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  • #16
    Originally posted by pulicords View Post
    I've had three shootings over the 30+ years on the job, the last one resulted in a fatality to the suspect and it occurred a little over a year ago. Second guessing yourself or reliving the experience is a normal response to a life threatening incident. Just think of it as nature's way of preparing for the next incident, should one occur. If we care about doing our job well and survival, we always try to improve our performance. This should occur during less threatening incidents too, but obviously a situation as stressfull as yours amplifies the reaction accordingly.

    In the days, weeks and months following my last shooting, I mentally relived the incident at least every hour. When I wasn't preoccupied with something else, I recalled the incident. Obviously this isn't a good thing, but at least in my situation time has improved my reaction. I don't think about the incident as often now and it's become a less and less important part of my life. Obviously many mental health professionals might refer to this or similar situations as PTSD, but life in general and a career in law enforcement in particular involve "traumatic stress" incidents. Understanding this enables one to learn from the experience and move on. I'm sure a year from now you'll be feeling much better about the incident and how you reacted to it.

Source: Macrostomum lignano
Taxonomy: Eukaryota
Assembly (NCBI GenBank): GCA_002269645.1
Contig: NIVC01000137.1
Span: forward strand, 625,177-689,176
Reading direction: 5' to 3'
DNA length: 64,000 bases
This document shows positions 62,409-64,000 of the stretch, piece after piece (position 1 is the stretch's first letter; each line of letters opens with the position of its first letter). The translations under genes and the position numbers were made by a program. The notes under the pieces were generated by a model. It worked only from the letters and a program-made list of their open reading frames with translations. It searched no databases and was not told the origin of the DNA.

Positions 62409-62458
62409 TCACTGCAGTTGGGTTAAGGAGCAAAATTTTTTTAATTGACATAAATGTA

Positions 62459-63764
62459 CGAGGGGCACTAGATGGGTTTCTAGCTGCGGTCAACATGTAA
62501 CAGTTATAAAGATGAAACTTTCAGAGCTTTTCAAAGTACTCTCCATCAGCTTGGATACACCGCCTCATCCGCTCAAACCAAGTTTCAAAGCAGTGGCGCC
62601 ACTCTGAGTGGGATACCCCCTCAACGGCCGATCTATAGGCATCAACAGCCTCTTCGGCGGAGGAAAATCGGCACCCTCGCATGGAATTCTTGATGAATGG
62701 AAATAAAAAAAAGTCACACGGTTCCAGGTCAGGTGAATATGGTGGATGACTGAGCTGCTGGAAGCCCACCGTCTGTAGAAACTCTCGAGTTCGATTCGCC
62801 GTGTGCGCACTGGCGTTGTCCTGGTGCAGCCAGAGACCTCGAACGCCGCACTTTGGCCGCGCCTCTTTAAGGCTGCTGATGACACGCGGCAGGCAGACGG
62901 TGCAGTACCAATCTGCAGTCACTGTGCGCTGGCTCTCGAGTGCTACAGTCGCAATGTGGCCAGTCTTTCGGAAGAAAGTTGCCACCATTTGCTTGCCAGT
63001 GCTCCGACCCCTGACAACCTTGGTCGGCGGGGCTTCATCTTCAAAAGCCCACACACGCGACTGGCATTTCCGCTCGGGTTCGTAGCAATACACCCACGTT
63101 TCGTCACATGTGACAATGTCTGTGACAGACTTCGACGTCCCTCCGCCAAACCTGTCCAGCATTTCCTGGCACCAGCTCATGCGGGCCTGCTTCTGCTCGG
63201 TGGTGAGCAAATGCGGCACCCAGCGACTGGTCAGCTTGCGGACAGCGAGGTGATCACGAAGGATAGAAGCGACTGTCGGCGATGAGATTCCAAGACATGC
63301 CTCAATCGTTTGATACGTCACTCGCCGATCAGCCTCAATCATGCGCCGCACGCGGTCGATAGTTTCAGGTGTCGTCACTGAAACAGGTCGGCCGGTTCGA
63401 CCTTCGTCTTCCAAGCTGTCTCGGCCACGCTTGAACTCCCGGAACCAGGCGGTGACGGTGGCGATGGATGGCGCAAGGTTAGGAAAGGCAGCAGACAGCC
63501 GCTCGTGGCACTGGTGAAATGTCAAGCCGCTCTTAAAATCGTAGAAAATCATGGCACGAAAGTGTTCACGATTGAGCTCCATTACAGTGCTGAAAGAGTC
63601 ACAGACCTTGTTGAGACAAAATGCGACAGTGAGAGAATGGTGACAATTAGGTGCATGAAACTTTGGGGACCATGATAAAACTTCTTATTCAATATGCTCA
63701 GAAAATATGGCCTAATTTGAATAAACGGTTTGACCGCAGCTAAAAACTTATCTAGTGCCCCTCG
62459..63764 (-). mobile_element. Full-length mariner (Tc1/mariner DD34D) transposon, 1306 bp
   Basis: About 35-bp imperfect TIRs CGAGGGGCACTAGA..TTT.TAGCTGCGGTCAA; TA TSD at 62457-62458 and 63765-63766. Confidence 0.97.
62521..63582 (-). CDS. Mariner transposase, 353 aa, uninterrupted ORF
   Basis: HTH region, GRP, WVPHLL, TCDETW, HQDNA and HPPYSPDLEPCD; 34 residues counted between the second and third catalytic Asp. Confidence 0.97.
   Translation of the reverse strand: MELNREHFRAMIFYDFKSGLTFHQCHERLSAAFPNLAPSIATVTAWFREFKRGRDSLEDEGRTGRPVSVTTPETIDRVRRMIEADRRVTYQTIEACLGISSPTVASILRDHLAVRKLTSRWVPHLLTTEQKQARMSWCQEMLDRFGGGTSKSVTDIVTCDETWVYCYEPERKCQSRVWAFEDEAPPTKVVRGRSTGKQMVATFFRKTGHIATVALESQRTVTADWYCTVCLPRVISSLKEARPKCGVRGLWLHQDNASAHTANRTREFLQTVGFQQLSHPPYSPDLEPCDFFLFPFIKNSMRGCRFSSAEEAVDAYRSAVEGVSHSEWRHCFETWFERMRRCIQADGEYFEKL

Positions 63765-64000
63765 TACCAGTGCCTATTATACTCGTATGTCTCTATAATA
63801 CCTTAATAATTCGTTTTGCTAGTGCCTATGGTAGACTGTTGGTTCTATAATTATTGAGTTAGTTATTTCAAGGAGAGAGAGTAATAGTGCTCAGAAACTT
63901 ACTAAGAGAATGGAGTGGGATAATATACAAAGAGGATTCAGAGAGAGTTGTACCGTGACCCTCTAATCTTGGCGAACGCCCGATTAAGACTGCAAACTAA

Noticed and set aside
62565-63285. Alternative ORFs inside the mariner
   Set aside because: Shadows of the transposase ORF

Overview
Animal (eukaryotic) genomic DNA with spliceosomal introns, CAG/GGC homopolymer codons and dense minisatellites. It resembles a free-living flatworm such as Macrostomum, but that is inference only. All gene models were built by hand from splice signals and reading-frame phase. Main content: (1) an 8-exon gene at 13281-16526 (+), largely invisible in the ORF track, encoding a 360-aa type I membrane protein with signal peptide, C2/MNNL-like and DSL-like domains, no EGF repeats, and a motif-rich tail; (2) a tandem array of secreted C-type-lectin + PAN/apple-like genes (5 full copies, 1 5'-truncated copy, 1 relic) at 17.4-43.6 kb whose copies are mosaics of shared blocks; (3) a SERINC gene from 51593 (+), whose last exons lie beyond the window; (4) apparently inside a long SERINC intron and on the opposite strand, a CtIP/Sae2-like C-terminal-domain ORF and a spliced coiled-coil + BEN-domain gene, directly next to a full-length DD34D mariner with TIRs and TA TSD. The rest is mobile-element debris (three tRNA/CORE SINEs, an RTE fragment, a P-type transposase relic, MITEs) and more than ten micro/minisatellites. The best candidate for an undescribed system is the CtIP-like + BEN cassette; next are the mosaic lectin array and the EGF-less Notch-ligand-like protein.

That is exactly what I have been doing and my little incident is not even close to yours. Glad to hear you survived them all. Thanks.
    "Laws that forbid the carrying of arms. . . disarm only those who are neither inclined nor determined to commit crimes. . . Such laws make things worse for the assaulted and better for the assailants; they serve rather to encourage than to prevent homicides, for an unarmed man may be attacked with greater confidence than an armed man." - Thomas Jefferson

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    • #17
      I've been told that the fact that someone tried to take the cop's life is about as difficult to deal with emotionally as having to take the bad guy's life.
      Yeh, having someone try to kill you gets very personal. It's perfectly understandable to get mad about it.

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      • #18
        You were lucky to be able to keep him from shooting you. Im glad you went home and he went back in. Unfortunately if he gets out again he may try it again with another cop who either doesnt react as quick as you did or another cop who isnt as lucky and he might kill them. Maybe if you would have shot him it wouldnt be a future issue. Hindsight etc..You did a good job though.
        "Some people spend an entire lifetime wondering if they made a difference in the world. The MARINES don't have that problem." ....Ronald Reagan

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        • #19
          Thank god you are okay. Outstanding job! Keep up the good work.

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          • #20
            Originally posted by Nightshift va View Post
            Maybe if you would have shot him it wouldnt be a future issue. Hindsight etc..You did a good job though.
            I think if you weren't there you shouldn't second guess him.